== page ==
Black tea contains 2% to 4% caffeine, which affects thinking and alertness. It also contains antioxidants and other substances that might help protect the heart and blood vessels. It has different properties than green tea, which is made from the fresh leaves of the same plant.
People use black tea for improving mental alertness. It is also used for headache, both low and high blood pressure, preventing Parkinson disease, depression, dementia, stroke, and many other conditions, but there is no good scientific evidence to support many of these uses.
Don't confuse black tea with other caffeine sources, including coffee, oolong tea, and green tea. These are not the same.
Uses & Effectiveness ?
Likely Effective for
- Mental alertness. Drinking black tea and other caffeinated beverages helps to keep people alert and improve attention, even after extended periods without sleep.
Possibly Effective for
- Low blood pressure. Drinking caffeinated beverages, including black tea, helps increase blood pressure in older people who have low blood pressure after eating.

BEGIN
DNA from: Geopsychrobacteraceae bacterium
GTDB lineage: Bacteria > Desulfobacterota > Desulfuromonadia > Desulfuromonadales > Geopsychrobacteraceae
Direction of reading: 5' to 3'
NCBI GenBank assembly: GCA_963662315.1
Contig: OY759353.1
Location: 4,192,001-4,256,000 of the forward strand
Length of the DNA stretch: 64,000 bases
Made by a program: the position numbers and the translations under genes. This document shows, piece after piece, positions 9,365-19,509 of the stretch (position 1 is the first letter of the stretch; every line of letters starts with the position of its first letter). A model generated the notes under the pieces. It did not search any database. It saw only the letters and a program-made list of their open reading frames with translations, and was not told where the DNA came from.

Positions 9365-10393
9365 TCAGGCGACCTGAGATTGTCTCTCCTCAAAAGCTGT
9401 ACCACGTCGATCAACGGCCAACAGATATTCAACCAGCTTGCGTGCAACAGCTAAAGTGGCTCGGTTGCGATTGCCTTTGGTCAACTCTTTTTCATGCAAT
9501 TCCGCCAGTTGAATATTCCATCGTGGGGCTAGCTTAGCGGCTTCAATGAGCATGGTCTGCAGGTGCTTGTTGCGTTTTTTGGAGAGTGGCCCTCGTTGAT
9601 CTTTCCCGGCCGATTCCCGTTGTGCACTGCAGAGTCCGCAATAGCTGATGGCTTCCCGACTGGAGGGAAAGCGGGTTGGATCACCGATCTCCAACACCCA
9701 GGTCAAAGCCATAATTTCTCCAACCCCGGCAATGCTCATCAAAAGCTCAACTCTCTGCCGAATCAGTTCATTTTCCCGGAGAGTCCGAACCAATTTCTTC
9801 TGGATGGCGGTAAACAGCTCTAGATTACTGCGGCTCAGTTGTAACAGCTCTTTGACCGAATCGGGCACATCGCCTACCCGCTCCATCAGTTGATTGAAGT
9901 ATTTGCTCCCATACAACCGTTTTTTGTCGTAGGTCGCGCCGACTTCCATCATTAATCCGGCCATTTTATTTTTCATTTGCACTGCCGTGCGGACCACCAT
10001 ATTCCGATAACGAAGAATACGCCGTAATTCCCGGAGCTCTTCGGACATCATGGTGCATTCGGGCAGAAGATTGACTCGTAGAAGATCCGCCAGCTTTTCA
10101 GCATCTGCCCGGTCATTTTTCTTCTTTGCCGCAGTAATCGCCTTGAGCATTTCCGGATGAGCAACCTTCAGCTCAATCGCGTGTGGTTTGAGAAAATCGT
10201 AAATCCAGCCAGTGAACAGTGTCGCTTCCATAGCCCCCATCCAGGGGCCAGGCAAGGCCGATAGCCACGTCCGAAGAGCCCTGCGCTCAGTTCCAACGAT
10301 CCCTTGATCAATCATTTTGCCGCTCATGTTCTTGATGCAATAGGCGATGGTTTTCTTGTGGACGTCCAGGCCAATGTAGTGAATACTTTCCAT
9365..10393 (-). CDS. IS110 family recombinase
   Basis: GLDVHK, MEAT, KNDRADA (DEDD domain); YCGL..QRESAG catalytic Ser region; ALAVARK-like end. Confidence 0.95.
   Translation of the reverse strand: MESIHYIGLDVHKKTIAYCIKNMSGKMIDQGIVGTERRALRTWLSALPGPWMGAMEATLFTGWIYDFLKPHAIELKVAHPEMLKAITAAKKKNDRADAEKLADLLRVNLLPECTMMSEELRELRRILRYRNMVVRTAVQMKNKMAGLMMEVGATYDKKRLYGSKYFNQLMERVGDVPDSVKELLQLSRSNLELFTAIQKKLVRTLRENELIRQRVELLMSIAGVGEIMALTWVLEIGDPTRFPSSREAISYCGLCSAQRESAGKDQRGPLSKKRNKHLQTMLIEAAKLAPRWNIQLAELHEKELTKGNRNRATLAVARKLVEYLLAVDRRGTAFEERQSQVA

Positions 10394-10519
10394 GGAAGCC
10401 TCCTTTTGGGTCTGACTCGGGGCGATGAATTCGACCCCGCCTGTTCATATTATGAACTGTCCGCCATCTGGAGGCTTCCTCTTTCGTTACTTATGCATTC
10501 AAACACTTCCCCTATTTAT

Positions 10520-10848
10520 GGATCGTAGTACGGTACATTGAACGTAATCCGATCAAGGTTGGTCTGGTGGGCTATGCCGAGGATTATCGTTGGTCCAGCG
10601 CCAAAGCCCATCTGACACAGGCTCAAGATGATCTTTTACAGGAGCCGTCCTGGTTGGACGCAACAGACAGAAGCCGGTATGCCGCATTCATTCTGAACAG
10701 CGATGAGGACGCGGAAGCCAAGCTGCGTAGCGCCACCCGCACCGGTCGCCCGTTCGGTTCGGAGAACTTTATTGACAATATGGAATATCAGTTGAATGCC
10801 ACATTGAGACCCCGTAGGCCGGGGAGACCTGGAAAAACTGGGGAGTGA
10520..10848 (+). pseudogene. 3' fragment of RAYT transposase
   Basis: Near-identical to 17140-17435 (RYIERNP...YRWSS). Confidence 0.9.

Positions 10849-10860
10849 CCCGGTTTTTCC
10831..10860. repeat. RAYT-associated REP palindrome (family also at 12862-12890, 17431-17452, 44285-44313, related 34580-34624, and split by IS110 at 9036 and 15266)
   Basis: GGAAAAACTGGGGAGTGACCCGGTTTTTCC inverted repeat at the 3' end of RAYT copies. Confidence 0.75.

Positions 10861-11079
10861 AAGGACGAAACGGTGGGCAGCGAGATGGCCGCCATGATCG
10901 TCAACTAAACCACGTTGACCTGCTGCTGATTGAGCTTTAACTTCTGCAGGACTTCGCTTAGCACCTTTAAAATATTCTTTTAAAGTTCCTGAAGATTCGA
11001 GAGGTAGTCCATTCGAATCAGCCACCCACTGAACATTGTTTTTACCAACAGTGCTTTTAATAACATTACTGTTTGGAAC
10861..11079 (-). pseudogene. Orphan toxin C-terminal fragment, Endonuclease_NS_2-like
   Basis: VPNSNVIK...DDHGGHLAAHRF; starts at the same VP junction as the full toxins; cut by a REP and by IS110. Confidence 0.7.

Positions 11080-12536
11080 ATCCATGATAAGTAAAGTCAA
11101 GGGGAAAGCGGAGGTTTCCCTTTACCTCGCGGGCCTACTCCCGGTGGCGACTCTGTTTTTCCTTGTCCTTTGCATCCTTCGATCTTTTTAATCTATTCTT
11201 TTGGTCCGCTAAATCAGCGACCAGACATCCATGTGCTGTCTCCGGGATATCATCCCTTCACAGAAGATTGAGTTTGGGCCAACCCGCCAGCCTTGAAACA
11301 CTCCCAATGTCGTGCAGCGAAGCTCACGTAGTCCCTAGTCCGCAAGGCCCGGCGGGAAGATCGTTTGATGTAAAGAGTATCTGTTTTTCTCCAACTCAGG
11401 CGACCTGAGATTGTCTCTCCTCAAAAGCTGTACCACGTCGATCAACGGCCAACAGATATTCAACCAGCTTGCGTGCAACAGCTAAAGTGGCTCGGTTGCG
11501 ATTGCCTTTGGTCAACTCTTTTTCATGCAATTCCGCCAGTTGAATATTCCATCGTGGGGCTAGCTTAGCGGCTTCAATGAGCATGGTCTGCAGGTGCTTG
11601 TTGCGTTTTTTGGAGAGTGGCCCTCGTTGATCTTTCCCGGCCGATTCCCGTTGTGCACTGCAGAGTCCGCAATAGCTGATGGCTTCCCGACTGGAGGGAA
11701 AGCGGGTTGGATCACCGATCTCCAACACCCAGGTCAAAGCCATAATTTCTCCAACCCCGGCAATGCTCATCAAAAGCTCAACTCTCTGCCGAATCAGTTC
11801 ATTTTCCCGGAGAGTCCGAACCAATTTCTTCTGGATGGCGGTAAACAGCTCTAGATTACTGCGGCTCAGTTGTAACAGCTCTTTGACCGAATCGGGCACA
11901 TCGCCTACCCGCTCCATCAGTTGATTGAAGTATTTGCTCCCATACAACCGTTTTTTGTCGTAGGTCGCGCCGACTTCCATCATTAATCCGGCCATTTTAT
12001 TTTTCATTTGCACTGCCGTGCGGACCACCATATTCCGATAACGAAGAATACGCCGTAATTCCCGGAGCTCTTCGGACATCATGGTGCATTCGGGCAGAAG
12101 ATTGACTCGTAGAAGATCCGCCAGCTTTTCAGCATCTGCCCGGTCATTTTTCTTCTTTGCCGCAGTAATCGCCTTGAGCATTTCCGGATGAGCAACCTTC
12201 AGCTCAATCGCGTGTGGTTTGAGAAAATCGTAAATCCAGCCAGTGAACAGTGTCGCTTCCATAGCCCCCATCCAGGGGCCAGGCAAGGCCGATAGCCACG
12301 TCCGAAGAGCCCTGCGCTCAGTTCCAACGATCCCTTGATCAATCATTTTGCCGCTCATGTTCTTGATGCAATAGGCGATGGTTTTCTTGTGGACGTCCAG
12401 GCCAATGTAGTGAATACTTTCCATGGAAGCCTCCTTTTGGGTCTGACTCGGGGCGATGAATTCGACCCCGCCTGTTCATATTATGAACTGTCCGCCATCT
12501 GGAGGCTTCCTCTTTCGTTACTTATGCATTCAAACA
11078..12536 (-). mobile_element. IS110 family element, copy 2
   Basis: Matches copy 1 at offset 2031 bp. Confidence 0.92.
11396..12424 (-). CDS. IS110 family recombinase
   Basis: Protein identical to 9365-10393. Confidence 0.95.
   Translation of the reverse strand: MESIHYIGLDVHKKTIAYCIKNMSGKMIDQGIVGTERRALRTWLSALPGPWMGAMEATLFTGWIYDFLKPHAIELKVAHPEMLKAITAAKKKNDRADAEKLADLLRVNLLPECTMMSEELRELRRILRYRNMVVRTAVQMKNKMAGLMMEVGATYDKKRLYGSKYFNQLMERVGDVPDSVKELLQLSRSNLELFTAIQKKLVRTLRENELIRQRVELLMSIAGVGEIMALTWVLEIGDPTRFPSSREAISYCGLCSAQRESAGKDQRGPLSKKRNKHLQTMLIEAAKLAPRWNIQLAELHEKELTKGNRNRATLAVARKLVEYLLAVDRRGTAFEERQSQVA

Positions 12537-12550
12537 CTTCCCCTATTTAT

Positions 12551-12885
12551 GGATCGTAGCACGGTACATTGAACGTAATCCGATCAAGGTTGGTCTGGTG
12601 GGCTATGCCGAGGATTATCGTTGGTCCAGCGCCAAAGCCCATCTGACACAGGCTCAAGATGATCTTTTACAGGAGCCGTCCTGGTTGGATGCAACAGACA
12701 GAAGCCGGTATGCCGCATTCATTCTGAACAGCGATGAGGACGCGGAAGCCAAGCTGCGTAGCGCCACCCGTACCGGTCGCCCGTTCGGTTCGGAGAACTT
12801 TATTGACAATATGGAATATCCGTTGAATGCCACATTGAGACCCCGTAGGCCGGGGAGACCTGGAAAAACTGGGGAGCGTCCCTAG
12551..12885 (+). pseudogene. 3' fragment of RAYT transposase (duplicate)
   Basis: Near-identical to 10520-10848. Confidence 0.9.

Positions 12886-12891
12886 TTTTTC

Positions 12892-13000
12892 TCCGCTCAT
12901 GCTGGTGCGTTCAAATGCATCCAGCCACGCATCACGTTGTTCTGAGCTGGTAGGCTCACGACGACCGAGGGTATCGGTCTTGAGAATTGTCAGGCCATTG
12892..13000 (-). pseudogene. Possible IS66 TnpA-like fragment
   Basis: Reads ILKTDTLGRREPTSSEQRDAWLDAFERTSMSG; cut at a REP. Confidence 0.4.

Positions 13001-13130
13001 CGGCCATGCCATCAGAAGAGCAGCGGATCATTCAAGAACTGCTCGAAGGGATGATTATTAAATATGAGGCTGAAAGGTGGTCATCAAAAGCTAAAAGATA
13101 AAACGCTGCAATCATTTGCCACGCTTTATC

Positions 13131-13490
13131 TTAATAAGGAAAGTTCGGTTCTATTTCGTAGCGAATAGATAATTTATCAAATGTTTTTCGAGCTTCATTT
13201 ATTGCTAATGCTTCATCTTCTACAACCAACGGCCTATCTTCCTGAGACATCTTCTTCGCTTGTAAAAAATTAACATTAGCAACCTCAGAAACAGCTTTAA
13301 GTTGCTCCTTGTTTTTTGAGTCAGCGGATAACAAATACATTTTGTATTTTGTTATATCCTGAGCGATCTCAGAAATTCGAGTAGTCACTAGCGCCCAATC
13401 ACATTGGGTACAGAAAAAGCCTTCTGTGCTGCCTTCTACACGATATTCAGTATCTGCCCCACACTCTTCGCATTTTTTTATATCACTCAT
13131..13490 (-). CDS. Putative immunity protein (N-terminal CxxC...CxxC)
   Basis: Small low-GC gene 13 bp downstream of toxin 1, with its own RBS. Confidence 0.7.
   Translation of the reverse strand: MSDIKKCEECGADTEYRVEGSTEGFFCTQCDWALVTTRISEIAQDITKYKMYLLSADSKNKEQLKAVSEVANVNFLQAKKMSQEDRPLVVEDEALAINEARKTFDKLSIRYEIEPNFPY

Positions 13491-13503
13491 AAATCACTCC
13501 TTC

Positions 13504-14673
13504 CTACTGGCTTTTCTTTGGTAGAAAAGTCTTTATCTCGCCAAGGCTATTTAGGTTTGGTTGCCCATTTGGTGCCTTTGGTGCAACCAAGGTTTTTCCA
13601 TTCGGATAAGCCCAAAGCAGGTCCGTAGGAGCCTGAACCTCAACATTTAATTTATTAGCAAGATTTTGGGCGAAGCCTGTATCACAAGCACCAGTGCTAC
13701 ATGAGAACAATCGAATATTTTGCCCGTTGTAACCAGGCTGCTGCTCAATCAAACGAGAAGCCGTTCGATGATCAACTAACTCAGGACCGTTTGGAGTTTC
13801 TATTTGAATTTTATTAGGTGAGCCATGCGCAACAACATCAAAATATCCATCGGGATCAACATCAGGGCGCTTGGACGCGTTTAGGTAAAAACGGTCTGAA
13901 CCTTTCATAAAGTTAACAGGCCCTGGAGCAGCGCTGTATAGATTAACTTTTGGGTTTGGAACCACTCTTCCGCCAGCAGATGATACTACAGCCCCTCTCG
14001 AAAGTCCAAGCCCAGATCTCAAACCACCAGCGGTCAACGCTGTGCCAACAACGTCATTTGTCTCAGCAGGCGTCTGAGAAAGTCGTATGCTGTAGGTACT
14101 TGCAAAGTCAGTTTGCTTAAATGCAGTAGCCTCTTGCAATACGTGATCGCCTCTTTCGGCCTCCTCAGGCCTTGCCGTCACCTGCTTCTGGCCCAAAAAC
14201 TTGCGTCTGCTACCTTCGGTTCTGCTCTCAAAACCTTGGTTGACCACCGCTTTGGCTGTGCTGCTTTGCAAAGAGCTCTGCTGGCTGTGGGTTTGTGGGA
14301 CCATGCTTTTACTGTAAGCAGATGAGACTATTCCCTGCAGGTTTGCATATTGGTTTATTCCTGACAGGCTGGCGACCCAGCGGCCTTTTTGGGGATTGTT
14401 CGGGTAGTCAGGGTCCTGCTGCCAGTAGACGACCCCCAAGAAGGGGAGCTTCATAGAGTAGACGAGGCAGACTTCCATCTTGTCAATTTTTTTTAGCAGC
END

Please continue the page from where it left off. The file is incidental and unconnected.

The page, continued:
- Heart attack. People who drink black tea seem to have a lower risk of having a heart attack.
- Weak and brittle bones (osteoporosis). Regularly drinking black tea seems to improve bone health by a small amount.
- Ovarian cancer. People who regularly drink tea, including black tea or green tea, seem to have a lower risk of developing ovarian cancer compared to those who never or rarely drink tea.
- Parkinson disease. People who drink caffeinated beverages, including black tea, seem to have a lower risk of Parkinson disease.
Possibly Ineffective for
- Bladder cancer. People who drink tea, including black tea and green tea, do not seem to have a lower risk of bladder cancer compared to those who don't drink tea.
- Breast cancer. Drinking black tea isn't linked to a lower risk of developing breast cancer.
- Colon cancer, rectal cancer. Drinking black tea isn't linked with a lower risk of colon and rectal cancer.
- Diabetes. Taking an extract of black and green tea by mouth doesn't improve blood sugar levels in people with diabetes. Also, drinking black tea isn't linked with a lower risk of developing diabetes.